What are Isolines?
Isolines are lines drawn to link different places that share a common value. The prefix 'iso' is a greek word meaning equal, so an isoline must be a line joining equal points. For example, a line drawn on a map to join up all the places that are the same height above sea level is called a contour. Contour lines are isolines joining places that have the same height value. Another common isoline is the isobar, a line that joins places with the same atmospheric pressure. These are often shown on weather maps in newspapers and TV weather forecasts.
Geographers often use isolines to help them map the distribution of things. When isolines are combined with colouring or shading they make it possible to easily see data that would be hard, or impossible, to understand as a table or chart of numbers.
Apart from contours and isobars there are many more isolines used in geography, although quite a few of them are used only by specialists and they are hardly ever heard of in school.
Here's a list of isolines you might discover as you explore geography ...
Contour line: Joins points of the same height above ground.
Isobath: Joins points of the same depth below water.
Isobar: Joins points with the same atmospheric pressure.
Isotherm: Joins points with the same temperature.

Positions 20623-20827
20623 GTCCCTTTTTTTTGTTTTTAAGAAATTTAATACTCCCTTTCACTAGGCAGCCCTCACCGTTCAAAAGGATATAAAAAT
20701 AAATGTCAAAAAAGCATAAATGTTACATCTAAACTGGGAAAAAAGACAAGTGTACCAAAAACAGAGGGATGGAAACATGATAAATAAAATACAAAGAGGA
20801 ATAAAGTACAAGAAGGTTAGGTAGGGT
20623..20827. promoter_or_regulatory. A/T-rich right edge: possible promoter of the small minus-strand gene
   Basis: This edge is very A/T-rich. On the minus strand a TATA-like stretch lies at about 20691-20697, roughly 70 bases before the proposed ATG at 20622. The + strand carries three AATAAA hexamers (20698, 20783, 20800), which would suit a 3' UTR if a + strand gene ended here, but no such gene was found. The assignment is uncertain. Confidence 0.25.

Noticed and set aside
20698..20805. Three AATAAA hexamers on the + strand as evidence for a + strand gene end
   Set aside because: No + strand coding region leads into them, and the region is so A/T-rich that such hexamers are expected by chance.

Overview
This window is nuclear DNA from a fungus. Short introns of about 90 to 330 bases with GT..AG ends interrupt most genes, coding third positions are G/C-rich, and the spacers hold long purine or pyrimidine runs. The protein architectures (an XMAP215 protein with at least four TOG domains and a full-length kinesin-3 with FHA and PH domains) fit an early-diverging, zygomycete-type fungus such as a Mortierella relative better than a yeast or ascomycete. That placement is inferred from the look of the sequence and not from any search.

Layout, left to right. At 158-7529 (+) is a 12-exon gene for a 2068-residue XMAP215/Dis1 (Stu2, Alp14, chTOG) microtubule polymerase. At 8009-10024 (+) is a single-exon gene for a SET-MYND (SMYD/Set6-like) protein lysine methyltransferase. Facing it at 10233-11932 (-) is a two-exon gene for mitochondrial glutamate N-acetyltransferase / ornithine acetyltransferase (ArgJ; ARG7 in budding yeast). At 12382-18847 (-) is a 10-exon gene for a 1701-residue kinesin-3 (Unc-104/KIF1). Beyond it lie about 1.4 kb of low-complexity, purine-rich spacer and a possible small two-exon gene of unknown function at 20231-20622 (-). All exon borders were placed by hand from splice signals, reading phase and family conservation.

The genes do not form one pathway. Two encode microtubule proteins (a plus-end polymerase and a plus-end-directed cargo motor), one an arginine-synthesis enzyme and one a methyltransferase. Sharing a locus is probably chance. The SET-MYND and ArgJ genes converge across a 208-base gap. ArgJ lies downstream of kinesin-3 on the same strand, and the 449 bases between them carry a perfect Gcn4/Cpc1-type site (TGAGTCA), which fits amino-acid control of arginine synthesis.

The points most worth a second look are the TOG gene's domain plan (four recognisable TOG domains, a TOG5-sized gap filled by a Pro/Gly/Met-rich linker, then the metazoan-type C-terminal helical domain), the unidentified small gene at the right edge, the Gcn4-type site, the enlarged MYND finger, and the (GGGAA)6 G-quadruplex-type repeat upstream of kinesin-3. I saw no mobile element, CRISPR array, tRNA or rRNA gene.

Isobathytherm: Joins points with the same temperature under water.
Isocheim: Joins points with the same mean temperature in winter.
Isothere: Joins points with the same mean summer temperature.
Isogeotherm: Joins points with the same mean (average) temperature
Isochrone: Joins points that it takes the same time to reach from a given place.
Isodapane: Joins points where it costs the same to transport products from where they are made to where they are sold.
Isotim: Joins points where it costs the same to transport a raw material from its source.
Isohaline: Joins points where the salinity (amount of salt) of sea water is the same.
Isohel: Joins points where the amount of sunshine is the same.
Isohume: Joins points where the humidity (amount of water in the air) is the same.
Isyhyet: Joins points where the amount of precipitation (rainfall, snow etc) is the same.
Isoneph: Joins points where the amount of cloud cover is the same.
Isopectic: Joins places where ice begins to form at the same time each winter.
Isotac: Joins points where ice begins to melt at the same time each spring.
Isoplat: Joins places of equal acidity (used, for example, for mapping acid rain).
Isopleth: Joins points of the same value (as a number), such as population or car ownership.
Isopor: Joins points that have the same annual change in magnetic declination.
Isostere: Joins points with the same atmospheric density.
Isotach: Joins points with the same wind speed.
Isogon: Joins points with the same wind direction.
Isoshear: Joins points that experience the same wind shear.
Isodrosotherm: Joins points of the same dewpoint temperature.
Isoquant: Joints points of equal economic production.
Isophene: Joints points where biological events happen at the same time, such as plants flowering or bulbs emerging.
Isodose: Joins points with the same radiation intensity.
Isogloss: Joins points that share the same linguistic features.
Isochalaz: Joins points with the same frequency of hail storms.
Isobront: Joins points along the front of a storm.
Isophote: Joins points with the same illuminance.
Isochasm: Joins points with the same chance of an aurora occurring.